Half term ski holiday tips
Make the most of family half term ski holidays
As with most school holidays during the ski season, the Alps suddenly fills up with vacationing families as Mums, Dads and kids hit the slopes en mass. With such a limited school holiday window there can be queues and frustration. However, a little planning can ease many of these problems away. Here are some of our top tips for a great family half-term ski holiday this February.
1. Be the early bird
We all know that feeling as we sit in the gondola on our first uplift: Fresh snow and fresh tracks. The site of skiers making the most of that powdery goodness. The freshly bashed corduroy pistes below look almost empty. That’s because (compared to mid-morning) they are! Be the early birds, get the family up for the first few lifts, go as high as you can and enjoy the freedom and superb snow. Take your time descending, and head further away from the resort pinch-points. It really is worthwhile.
2. Small is beautiful
Choose a niche ski holiday operator, who has the time and expertise to tailor any ski extras to your specific requirements. This can help save you time, money, and hassle in-resort hunting down ski hire, liftpasses, and other needs. After all, it's supposed to be a holiday - relax and enjoy yourself, don't fret, we've got it covered.
3. Stock up in advance
Skiing can be a very fashionable thing, with styles and technology seeming to change every season. However, a little research can unearth some absolutely diamond deals on ebay. Your local ski shop can tune & repair skis and boards at a low cost, or have it done in-resort - You will be amazed at the difference in performane a tuned pair of skis or board can make. This is also a great option for those choosing self-driv, wher luggage linits don't apply.
Hand warmers can be a real boon, quietening even the most cold-affected: Buy these in the UK, often at a fraction of the cost in-resort. Budget and discount stores usually have stocks as winter approaches.
4. Restaurant hacks
Now that you’re up the mountain, and away from the hordes, don’t slip back into the usual routine. Avoid stopping for lunch during the 12-2 bun fight. Do this by stopping mid-morning for a chocolat chaud, pop an energy bar and some fruit in your backpack. Then the whole family will be able to enjoy the relative quiet of slopes cleared by lunchtime munchers. Stop for your lunch just as the full-up turn out from the restaurants, and the slopes fill up too.
Many restaurants will allow you to reserve a table (especially out side the usual lunch rush). With your table reserved, the anxious empty table dash is gone. Relax, enjoy the view, re-fuel and be ready for more fun in the afternoon. If your kids aren’t too young, aim to book restaurant second sittings. Most restaurants will have at least two evening sittings and, the earlier ones tend to be the busiest. That way you will have greater choice, and the staff will be less fraught!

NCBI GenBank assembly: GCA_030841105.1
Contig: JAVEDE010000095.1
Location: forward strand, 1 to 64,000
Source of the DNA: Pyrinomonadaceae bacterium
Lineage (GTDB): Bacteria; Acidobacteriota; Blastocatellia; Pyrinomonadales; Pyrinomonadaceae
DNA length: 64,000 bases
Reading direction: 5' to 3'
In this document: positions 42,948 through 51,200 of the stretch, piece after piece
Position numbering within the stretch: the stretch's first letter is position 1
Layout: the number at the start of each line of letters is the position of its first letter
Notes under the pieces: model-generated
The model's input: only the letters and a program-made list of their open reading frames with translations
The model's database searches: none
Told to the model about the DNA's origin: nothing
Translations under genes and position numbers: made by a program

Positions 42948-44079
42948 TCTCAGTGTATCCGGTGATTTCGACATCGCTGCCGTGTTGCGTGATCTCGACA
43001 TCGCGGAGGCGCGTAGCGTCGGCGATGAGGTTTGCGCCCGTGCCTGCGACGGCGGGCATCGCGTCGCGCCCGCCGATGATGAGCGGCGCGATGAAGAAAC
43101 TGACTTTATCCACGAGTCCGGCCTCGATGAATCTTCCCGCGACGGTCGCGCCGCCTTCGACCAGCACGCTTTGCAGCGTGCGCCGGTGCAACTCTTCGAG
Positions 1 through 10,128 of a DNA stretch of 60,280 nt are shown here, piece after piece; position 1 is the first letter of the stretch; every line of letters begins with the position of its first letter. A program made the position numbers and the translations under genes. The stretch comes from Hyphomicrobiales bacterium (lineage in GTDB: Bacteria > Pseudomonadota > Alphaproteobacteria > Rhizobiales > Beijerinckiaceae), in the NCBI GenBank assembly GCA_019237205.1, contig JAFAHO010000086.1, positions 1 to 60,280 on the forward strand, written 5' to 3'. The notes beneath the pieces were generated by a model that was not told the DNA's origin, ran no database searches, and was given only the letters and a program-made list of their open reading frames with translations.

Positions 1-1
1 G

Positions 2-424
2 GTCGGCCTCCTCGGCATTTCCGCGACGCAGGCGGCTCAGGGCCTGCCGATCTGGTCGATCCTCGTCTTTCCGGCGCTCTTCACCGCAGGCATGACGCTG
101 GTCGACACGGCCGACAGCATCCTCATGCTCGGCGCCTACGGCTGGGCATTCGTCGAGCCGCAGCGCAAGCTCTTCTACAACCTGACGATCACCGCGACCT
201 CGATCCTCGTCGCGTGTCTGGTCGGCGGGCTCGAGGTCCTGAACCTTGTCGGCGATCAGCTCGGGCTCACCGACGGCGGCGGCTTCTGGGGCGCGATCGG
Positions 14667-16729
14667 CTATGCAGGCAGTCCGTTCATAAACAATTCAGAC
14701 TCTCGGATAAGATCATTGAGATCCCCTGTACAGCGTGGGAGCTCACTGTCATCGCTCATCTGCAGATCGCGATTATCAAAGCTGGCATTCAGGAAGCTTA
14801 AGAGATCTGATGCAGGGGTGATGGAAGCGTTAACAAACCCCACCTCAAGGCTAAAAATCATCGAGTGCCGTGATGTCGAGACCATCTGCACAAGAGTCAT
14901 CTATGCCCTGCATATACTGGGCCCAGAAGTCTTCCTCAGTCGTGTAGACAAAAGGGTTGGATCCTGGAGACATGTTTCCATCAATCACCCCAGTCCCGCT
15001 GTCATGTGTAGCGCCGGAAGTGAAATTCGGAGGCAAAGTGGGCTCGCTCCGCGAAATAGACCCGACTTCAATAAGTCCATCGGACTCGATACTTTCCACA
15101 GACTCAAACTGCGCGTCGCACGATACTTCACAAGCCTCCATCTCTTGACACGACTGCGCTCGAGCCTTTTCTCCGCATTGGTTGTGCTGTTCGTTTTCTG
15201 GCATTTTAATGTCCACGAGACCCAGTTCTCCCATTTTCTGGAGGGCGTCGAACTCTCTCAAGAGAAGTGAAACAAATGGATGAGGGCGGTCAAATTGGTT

If your kids need looking after, why not tag-team the duties, with one parent skiing while the other hits the slopes, swapping over at luchtime. If you are going as two families, maybe taking a whole chalet, there are even more opportunities for sharing the child-minding.
7. Drive to the Alps
The flexibility of driving to the Alps should not be underestimated for a family ski holiday. Kids toys, DVDs, extra clothes and so much more can be taken, without fear of exceeding airline baggage allowances! And, once in-resort, you are able to pop to the boulangerie for fresh croissants, drive to the supermarke to stock upt, or that hard-to-find out-of-town restaurant, and much more.
Plan for a stop-over, and make that part of the holiday. Fontainbleu is a favourite of ours, 35 miles South East of Paris. This delightful town boasts the amazing Château de Fontainebleau, once owned by the King, and where Napoleon said goodbye to the Old Guard before exile on the island of Elba.
Driving to your ski holiday can, for a family of four, save up to £2,500. French toll roads are the quickest way to the Alps, and add only around £120 to the trip. Coupled with a typical family car needing only a couple of fill-ups en route (usually at a cheaper rate than in the UK)
8. Save on ski lessons
Pretty well every resort in the French Alps has free beginner level, lifts and 'magic carpets' right down at resort level. These are ideal for families to teach their kids to ski, at no cost!
Ski & Board instructors mustto have specific levels of qualifications however, that can be where the equality ends. Choosing an English-speaking ski school (such as New Gen) will, for many, enable faster learning. Frustration at ones inability to understand and perfect a move is often cited as a reason for not enjoying a ski holiday -This is not nccessarily the pupils fault!
9. Layer it on
Don't choose the bulky, heavily insulated style of mountain clothing. Mutiple layers have long been the way to regulate body warmth on the mountain. Choose jackets with ventilation 'pit zips', buffs/snoods for the neck, a quality merino layer is worth the investment. Choose thin-but-warm socks: Bulky socks crammed into ski/board boots can result in painful feet!
10. Bonus tip - Transfers
If you are booking your own flights, make sure that your tour operator offers free transfers, and that they coincide with your arrival and departure. At busy times, such as February half term, transfers can be harder to find (as well as more expensive).Back to Blog